Julie Anne Cronin
Department of the Treasury
Institutional Affiliation: U.S. Department of the Treasury
NBER Working Papers and Publications
|March 2017||Vertical and Horizontal Redistributions from a Carbon Tax and Rebate|
with Don Fullerton, Steven E. Sexton: w23250
Because electricity is a higher fraction of spending for those with low income, carbon taxes are believed to be regressive. Many argue, however, that their revenues can be used to offset the regressivity. We assess these claims by employing data on 322,000 families in the U.S. Treasury’s Distribution Model to study vertical redistributions between rich and poor, as well as horizontal redistributions among families with common incomes but heterogeneous energy intensity of consumption (different home heating and cooling demands). Accounting for the statutory indexing of transfers, and measuring impacts on annual consumption as a proxy for permanent income, we find that the carbon tax burden is progressive, rising across deciles as a fraction of consumption. The rebate of revenue via transfer...
Published: Julie Anne Cronin & Don Fullerton & Steven Sexton, 2019. "Vertical and Horizontal Redistributions from a Carbon Tax and Rebate," Journal of the Association of Environmental and Resource Economists, vol 6(S1), pages S169-S208.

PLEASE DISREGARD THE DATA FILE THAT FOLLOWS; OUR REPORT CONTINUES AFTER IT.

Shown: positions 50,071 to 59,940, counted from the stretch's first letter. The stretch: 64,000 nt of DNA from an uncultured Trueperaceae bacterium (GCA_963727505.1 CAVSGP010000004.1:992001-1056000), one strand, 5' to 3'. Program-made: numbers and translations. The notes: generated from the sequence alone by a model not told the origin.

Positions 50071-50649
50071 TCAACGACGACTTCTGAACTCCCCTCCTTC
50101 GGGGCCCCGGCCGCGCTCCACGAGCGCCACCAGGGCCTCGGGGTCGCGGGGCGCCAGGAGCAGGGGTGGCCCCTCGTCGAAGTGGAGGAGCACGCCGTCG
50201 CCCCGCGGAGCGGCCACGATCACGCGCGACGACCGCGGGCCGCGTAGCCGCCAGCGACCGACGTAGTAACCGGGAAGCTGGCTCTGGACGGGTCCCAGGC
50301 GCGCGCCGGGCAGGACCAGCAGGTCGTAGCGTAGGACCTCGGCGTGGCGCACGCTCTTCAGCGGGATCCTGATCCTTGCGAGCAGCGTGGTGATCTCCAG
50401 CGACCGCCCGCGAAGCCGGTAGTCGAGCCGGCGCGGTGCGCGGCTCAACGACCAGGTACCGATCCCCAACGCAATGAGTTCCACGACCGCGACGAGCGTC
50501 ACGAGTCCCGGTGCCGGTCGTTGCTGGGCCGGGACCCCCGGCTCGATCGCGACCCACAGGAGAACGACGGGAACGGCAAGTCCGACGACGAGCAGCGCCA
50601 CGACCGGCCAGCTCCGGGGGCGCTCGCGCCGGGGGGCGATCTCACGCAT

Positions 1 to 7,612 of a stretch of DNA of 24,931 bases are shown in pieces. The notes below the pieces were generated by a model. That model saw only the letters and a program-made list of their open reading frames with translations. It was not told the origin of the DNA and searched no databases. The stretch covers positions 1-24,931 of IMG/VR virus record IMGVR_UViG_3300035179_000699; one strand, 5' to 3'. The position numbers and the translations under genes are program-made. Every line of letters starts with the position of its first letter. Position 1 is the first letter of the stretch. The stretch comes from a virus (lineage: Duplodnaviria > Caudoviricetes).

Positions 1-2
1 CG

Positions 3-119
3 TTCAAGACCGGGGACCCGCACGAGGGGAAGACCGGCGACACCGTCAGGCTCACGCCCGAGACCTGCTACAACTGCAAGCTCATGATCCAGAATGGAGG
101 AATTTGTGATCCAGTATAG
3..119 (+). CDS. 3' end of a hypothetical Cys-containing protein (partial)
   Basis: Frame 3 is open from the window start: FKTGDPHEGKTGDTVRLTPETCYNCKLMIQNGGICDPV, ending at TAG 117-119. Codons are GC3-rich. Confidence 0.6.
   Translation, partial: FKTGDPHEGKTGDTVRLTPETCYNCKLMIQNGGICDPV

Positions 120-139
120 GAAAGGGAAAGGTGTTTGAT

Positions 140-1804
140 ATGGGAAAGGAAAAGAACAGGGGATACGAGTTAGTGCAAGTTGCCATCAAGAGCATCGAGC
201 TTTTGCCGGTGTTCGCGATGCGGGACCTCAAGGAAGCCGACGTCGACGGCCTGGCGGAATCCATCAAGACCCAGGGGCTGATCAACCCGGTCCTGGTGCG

|September 2016||Vertical and Horizontal Redistributions from a Carbon Tax and Rebate|
with Don Fullerton, Steven Sexton
in Energy Policy Tradeoffs between Economic Efficiency and Distributional Equity, Tatyana Deryugina, Don Fullerton, and Billy Pizer, organizers
Are carbon taxes regressive? To calculate effects of a carbon tax on each family’s expenditures, plus distributional effects of three revenue-recycling mechanisms, we employ the US Treasury Distribution Model. It includes 322,000 tax returns, matched social security information, imputations from the Consumer Expenditure Survey, and an input-output matrix to calculate output prices. Accounting for statutory indexing of federal transfer programs, the calculated carbon tax burden as a fraction of consumption is progressive. Rebate of revenues via transfers makes it even more progressive. Within each decile, we find large variation in energy demands such as for heat in winter and cooling in summer. As a result, commonly ignored horizontal redistributions within deciles are shown to exceed vert...